We had a half day today. Some very young prospective pre-K kids came to visit the school. Then all classes were dismissed at 11:00 a.m. The school provided a nice sandwich lunch for the teachers.
After lunch, a psychologist and author came to talk to the faculty about gender differences in learning. He teaching social skills to boys who have problems communicating. I'm interested in the topic in any case (as I wrote in this book review, which originally several opinionated comments that have since vanished), and he was a good speaker. He talked about the link between good hearing (girls hear better and with more breadth than boys) and phonological awareness, and how the latter is essential to social comprehension and emotional skill. He gave us a lot of instructional strategies for maximizing executive control --- the ability to maintain and monitor one's memory and reaction to transitional situations.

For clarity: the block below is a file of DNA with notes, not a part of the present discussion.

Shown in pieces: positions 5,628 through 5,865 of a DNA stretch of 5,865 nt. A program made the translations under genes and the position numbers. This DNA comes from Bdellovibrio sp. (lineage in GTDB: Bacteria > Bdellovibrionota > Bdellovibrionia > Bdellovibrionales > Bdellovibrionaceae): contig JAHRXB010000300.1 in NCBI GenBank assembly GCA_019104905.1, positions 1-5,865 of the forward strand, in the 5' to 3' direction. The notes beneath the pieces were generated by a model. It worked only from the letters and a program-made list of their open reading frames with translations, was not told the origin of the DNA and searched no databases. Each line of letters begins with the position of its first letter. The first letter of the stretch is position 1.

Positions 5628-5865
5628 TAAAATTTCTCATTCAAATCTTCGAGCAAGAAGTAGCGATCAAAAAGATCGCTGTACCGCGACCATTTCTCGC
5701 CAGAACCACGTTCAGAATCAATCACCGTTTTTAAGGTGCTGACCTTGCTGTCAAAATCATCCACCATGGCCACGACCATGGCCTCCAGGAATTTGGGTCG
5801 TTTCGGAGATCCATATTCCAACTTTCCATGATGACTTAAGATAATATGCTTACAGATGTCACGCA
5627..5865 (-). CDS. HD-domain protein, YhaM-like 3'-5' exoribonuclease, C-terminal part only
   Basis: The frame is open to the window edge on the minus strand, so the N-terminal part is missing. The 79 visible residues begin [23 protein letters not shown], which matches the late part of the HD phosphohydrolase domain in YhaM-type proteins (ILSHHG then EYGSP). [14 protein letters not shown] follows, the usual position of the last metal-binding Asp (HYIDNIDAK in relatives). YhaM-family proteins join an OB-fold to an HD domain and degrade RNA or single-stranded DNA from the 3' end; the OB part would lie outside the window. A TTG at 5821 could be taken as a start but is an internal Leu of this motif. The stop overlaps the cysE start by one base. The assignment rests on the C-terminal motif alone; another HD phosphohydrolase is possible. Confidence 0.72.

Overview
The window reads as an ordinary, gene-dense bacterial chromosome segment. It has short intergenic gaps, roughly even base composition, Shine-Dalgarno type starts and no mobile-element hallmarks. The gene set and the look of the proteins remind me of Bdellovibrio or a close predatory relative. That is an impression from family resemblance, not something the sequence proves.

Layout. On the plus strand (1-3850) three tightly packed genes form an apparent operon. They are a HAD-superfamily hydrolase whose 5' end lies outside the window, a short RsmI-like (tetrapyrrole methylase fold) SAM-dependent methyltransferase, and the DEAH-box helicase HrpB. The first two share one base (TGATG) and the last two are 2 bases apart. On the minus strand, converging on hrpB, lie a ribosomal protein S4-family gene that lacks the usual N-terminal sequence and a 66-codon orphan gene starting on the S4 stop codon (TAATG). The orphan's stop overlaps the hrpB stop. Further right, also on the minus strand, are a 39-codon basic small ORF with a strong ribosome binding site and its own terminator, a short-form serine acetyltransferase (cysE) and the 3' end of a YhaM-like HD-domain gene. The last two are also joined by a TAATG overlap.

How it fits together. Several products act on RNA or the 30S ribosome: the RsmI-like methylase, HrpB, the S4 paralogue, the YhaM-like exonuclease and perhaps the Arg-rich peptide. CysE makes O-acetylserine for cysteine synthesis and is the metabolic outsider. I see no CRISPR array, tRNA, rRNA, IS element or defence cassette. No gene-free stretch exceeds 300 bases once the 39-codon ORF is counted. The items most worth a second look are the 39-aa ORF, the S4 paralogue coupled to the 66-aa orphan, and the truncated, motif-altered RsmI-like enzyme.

The school day ended at the normal time, but then we were all required to come back at 7:00 p.m. and hear more or less the same talk, only this time tailored for parents instead of teachers. It wasn't as awful as it sounds, as some of the information was different, and the speaker really was skilled at capturing attention. At one point, he showed a series of pictures of eyes --- only the eyes cut out from photos of people. He asked audience to label each pair of eyes' intended expression; it's a test for autism. Boys usually perform more poorly than girls, but I got every one right. No autism for me!